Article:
A news article is a piece of information that informs and entertains. It is usually written in a formal style and includes quotes from people involved in the story. It can be about anything that is of interest to the public, such as a political scandal or an event in sports. News articles can also be about something that happened in the past, such as a war or an accident. It is important to keep up with current events because they influence us, even if they do not directly affect us. For example, if the government makes decisions that affect the economy or the environment, we should be aware of them so that we can weigh in on the discussion.
To make a good news article, it needs to be interesting and accurate. It should include a short headline that concisely informs readers of the topic and seizes their attention. The first paragraph should include the most important details and a quote from someone involved in the story. The rest of the article should build upon this information in an informative way. The article should be unbiased, but this can be difficult because every person has biases.
When writing a news article, it is important to use proper grammar and spelling. It is also important to use clear, simple language that does not contain jargon or abbreviations. It is a good idea to read your article out loud, as this can help with sentence structure and phrasing. It is also important to make sure that the facts are correct and that you have sourced your information.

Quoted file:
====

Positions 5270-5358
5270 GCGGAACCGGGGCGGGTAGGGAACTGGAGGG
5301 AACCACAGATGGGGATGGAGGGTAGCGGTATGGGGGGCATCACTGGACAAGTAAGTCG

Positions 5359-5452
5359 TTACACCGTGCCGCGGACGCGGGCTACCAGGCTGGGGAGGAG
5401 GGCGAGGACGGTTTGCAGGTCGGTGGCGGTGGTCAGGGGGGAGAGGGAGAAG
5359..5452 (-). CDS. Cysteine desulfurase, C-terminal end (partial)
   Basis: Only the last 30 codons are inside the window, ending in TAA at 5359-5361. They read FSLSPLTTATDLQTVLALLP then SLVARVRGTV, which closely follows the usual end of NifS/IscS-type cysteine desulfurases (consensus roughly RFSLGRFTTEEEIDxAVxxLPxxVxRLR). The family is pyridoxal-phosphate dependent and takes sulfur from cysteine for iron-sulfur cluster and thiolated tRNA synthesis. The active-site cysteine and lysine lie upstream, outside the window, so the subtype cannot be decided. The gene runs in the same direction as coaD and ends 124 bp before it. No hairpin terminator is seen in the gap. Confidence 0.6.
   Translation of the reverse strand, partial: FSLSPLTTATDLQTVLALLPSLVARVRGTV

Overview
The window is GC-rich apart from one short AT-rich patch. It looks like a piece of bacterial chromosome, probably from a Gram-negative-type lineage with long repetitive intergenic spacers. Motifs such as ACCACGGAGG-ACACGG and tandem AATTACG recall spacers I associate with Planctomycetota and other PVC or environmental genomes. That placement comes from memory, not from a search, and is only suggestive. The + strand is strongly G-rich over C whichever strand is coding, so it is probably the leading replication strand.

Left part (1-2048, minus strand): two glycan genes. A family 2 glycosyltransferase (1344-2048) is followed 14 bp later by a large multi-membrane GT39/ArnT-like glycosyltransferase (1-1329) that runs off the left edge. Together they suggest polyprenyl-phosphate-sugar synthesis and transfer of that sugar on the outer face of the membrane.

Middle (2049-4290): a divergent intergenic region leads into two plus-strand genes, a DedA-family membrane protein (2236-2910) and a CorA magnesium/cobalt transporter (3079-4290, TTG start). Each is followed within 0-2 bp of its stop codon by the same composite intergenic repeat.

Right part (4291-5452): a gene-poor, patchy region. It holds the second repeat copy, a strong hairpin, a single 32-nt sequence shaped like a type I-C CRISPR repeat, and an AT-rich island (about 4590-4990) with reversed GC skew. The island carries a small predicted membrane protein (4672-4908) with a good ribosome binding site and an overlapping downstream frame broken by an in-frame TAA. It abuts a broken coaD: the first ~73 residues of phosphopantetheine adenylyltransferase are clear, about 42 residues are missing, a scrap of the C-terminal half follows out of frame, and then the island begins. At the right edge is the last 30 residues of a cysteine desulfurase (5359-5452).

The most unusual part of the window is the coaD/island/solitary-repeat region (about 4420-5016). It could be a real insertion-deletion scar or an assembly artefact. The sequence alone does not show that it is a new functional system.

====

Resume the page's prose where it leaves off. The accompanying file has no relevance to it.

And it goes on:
There are many different ways to write a news article, but there are some things that all good articles have in common. They should be short and to the point, written in a formal style, and include a quote from a source that you have vetted. It is also a good idea to be as factual as possible and avoid using opinion statements in your article.
In order to decide what is and is not newsworthy, journalists look for stories that are new, unusual, interesting, significant or about people. For example, a coup d’etat in a neighbouring country is a major event that is worth covering, but an earthquake or bush fire that occurs in the same area would not be newsworthy.
Once you have decided what the newsworthy events are, it is then a matter of choosing which ones to report on and in which format. The most important stories will be put on the front page of a newspaper or broadcasted at prime time, while lesser news items may be relegated to the inside pages or ignored altogether. This process of deciding what is newsworthy and how it is presented is known as the news making model.